Dispensing a wide array of chicken dishes and overpriced appetizers is going to get harder as American economic turmoil worsens.
And so we reconsider this week's drama surrounding an Applebee's in Kansas.
The lesson here . . . The hot mess might not be a win for management, organized labor or digital media. Instead, it's a glimpse at continued suffering for the service industry
Moreover . . . Worsening class divisions amid a "cultural shift" have pushed locals to the point where chain restaurant employees & managers & corporate are ready to turn on each other in a heartbeat.
A few more tidbits worth considering . . .
The restaurant on south Iowa Street was closed for large parts of Tuesday because of high gasoline prices, but perhaps not for the reasons you would think. Multiple employees of the chain quit after seeing an email from a regional manager urging the restaurant to begin hiring employees at lower wages, under the theory that people are becoming more desperate to take a job as fuel prices increase.
"Everyone has heard that gas prices continue to rise,” read an email that came from the account of Wayne Pankratz, executive director of operations for Applebee’s franchisee Apple Central LLC. "The advantage this has for us is that it will increase application flow and has the potential to lower our average wage. How you ask?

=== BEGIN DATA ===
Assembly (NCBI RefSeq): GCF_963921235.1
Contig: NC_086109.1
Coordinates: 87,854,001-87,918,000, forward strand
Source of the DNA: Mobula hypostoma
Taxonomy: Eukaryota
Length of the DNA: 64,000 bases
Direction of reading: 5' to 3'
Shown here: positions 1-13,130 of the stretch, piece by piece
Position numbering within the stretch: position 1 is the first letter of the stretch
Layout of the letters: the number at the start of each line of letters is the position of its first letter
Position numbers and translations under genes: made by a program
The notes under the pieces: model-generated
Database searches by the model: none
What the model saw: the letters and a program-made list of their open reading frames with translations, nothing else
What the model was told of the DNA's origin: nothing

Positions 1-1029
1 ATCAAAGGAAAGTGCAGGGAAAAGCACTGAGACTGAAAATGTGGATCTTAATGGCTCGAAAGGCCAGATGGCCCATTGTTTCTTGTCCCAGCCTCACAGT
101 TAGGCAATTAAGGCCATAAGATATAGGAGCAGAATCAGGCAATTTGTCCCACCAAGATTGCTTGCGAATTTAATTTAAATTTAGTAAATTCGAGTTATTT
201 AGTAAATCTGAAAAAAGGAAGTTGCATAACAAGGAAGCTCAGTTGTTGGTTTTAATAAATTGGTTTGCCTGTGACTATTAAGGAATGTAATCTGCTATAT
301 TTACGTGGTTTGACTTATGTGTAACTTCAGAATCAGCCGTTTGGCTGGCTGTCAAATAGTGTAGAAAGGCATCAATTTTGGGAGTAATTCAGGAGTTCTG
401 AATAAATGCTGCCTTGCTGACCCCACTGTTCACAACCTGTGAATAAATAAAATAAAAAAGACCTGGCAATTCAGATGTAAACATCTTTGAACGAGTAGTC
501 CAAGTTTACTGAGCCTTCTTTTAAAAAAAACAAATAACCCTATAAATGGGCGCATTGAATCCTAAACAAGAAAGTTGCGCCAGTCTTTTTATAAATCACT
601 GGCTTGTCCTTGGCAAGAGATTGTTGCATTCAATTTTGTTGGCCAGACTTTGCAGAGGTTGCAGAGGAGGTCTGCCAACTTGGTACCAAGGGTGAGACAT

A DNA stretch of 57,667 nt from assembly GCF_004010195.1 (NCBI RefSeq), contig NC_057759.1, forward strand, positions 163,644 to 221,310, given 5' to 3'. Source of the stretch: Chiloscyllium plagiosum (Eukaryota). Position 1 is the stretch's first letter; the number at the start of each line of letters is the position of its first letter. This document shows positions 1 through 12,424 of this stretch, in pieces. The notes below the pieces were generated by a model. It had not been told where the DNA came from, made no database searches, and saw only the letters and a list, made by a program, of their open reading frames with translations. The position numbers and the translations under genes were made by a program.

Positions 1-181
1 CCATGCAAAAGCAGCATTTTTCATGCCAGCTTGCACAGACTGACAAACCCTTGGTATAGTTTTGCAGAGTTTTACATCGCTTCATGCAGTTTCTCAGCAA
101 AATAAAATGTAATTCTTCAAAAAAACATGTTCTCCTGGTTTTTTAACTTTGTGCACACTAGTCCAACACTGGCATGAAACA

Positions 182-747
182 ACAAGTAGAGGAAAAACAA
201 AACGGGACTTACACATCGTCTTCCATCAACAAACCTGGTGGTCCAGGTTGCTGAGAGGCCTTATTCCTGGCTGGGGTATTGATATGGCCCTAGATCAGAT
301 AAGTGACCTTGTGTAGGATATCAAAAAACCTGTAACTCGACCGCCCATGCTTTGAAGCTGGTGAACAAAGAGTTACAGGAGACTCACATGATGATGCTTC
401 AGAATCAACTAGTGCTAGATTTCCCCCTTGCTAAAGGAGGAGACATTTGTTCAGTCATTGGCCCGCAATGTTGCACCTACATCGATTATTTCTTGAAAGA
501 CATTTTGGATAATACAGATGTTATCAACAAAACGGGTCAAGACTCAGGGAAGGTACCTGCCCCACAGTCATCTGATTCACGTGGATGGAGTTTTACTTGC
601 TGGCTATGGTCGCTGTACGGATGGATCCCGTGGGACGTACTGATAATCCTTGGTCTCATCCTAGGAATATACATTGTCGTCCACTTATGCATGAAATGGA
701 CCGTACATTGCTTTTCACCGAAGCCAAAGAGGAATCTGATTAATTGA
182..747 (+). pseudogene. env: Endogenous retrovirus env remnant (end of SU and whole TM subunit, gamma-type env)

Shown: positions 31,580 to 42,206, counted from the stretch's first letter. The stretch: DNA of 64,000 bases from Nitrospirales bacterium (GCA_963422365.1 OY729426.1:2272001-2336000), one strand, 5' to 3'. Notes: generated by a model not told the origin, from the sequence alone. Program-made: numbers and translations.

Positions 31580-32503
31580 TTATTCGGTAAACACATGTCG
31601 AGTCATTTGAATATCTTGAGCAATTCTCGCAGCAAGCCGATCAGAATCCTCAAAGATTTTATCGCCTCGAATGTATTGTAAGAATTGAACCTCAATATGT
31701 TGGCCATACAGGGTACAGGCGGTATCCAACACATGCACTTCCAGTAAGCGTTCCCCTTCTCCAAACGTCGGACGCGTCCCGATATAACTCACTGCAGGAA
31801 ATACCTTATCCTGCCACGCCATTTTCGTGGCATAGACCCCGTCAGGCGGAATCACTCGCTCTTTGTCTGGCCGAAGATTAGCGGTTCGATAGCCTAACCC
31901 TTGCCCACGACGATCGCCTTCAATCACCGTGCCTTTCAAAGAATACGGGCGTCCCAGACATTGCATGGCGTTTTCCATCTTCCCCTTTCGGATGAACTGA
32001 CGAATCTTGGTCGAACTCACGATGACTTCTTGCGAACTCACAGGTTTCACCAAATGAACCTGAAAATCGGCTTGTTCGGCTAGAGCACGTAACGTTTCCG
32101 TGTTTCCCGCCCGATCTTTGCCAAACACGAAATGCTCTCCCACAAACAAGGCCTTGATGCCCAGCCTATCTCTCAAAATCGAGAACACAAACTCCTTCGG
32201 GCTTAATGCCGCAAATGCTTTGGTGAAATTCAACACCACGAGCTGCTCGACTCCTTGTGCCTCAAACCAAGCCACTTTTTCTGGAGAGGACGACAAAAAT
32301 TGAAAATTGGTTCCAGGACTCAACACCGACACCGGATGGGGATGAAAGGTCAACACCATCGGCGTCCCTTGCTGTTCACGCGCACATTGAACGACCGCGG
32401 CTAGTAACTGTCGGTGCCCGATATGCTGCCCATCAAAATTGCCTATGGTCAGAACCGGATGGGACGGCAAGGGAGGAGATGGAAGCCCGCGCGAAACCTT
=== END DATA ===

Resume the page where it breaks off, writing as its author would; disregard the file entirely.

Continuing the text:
"Most of our employee base and potential employee base live paycheck to paycheck. Any increase in gas price cuts into their disposable income. As inflation continues to climb and gas prices continue to go up, that means more hours employees will need to work to maintain their current level of living."
The aftermath . . .
"The workers' revolt started when one of the managers at the restaurant saw the email, and was so enraged, he made copies and distributed them to other employees. By the time the restaurant was set to open on Tuesday, the staff refused to work, and a walkout began."
Read more via www.TonysKansasCity.com link . . .
"I Was Stunned And Disgusted" - Kansas Applebee's Forced To Close As Workers Revolt Over Wage-Cut Plans
As American workers and businesses struggle with the fallout from the most vicious bout of inflation in 40 years, workers across the US are struggling as wage growth lags behind inflation. For example, federal jobs data released last month showed that wage growth was disappointingly slow, as the YoY growth rate actually declined from January, coming in at just 5.1% (and missing the Wall Street consensus forecast of 5.8%).